ON 5 MAY IN THE LOCAL ELECTIONS IN NORWICH, we won Nelson ward off the Greens, overturning their 1,000 majority into a 501 majority for Labour. The turnout was almost 50%, and the swing was over 20%, the highest in the country. I became the first elected Labour councillor for Nelson since 1997. Ten months ago the Norwich Labour Party Executive Committee told me Nelson was ‘unwinnable’.
Corbyn’s leadership was an important element in our victory. However, if we hadn’t done any work since his election, I wouldn’t have won. Although we are seen as a pro-Corbyn ward, many of our key activists come from a cross section of the political debate within the Party. Much of the energy within the ward comes from the genuine friendships we have built. We have proved it is possible to work together. Most extraordinary of all, we discovered we had several national Tories voting for us locally due to our community engagement, and indeed we even had a Tory knocking up for us on election day.
For two years we have worked tirelessly. We have moved on from doing solely a box-ticking exercise with the electorate and have become engaged in the community. We have doggedly represented disabled residents who have been declared ‘fit to work’. We have done localised surveys on issues ranging from parking permits to planning applications, and represented residents on a range of issues from dog fouling to overgrown trees, pedalways and incomplete tar and chip. Everybody who responded to a survey received a direct mail, often with a personalised postscript.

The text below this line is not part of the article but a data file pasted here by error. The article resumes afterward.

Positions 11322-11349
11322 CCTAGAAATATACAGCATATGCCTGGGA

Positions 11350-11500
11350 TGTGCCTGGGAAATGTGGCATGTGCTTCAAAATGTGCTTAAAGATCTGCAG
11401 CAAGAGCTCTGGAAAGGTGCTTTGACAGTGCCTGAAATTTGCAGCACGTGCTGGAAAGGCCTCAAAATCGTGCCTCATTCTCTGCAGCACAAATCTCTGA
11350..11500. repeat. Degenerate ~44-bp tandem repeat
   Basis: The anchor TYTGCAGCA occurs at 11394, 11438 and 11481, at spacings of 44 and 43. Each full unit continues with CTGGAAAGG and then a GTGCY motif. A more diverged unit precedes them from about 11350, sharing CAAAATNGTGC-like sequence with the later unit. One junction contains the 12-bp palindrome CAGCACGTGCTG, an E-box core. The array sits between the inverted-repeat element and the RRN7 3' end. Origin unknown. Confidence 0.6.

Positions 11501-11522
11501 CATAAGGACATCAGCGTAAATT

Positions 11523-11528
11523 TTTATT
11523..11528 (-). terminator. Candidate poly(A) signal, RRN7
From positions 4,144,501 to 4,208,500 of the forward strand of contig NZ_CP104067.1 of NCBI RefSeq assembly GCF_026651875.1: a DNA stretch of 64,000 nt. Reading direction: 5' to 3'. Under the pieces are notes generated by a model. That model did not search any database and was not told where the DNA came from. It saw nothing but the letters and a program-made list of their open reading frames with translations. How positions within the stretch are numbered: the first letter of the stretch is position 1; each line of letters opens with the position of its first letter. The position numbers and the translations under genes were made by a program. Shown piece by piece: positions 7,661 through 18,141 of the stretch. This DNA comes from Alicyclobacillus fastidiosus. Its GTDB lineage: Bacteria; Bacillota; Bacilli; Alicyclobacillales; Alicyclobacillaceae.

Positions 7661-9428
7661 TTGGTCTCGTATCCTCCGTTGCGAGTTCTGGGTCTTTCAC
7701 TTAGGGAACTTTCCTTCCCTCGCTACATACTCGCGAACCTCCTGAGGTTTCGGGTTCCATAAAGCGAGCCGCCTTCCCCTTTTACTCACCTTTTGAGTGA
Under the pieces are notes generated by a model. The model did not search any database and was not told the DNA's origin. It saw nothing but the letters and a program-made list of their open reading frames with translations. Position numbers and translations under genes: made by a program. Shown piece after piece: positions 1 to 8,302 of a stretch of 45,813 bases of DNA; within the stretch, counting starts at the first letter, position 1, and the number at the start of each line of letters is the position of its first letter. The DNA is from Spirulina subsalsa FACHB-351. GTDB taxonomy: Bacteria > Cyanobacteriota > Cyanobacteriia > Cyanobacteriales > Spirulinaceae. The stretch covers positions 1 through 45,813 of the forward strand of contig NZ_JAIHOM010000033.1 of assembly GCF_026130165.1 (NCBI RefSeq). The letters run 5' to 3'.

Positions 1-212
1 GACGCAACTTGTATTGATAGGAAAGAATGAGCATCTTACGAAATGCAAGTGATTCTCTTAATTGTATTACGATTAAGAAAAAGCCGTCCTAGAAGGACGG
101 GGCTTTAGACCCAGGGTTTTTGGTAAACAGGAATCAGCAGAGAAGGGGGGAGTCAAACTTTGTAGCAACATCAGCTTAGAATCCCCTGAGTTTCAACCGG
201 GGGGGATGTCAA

We made a conscious decision to run a positive campaign, which was in stark contrast to the hugely negative campaigning by the Greens. We personally visited every new Labour member, making them feel welcome and making clear the many ways to get involved. We often ignored the ‘recommended voter pool’ that Labour software would point us towards, and instead knocked on every door. Some residents who had said they were ‘against’ us in 2002 hadn’t seen a Labour canvasser for almost 15 years!
A brilliant local member organised a Calais collection where residents donated anything from tents to toothpaste and we filled two whole Luton vans. At Christmas she collected for Norwich foodbank, where three quarters of a ton of food was donated. None of the people who saw us involved in these events could be counted as official ‘contacts’ in Labour speak, but this positive community engagement was unquantifiable.
Another local member started making our own ward badges which gave us a visual presence. We utilised ‘campaign creator’, to produce local literature that was interesting and different. We created a Nelson Youth Branch. We made full use of social media. We put hundreds of boards up as quickly as we could as soon as the election was officially declared. In the last four weeks of canvassing we did shared sessions with our neighbouring ward which meant instead of four canvassers, we often had ten people out, which increased our presence and built up the camaraderie.
I could go on. What I do know is that we have a template for local ward activity that could be crucial as we build towards 2020. It doesn’t matter if the demographic is UKIP, Tory, Green, Lib Dem or SNP. This template can be tailored to suit the electorate, and could make ‘winning the unwinnable’ a reality.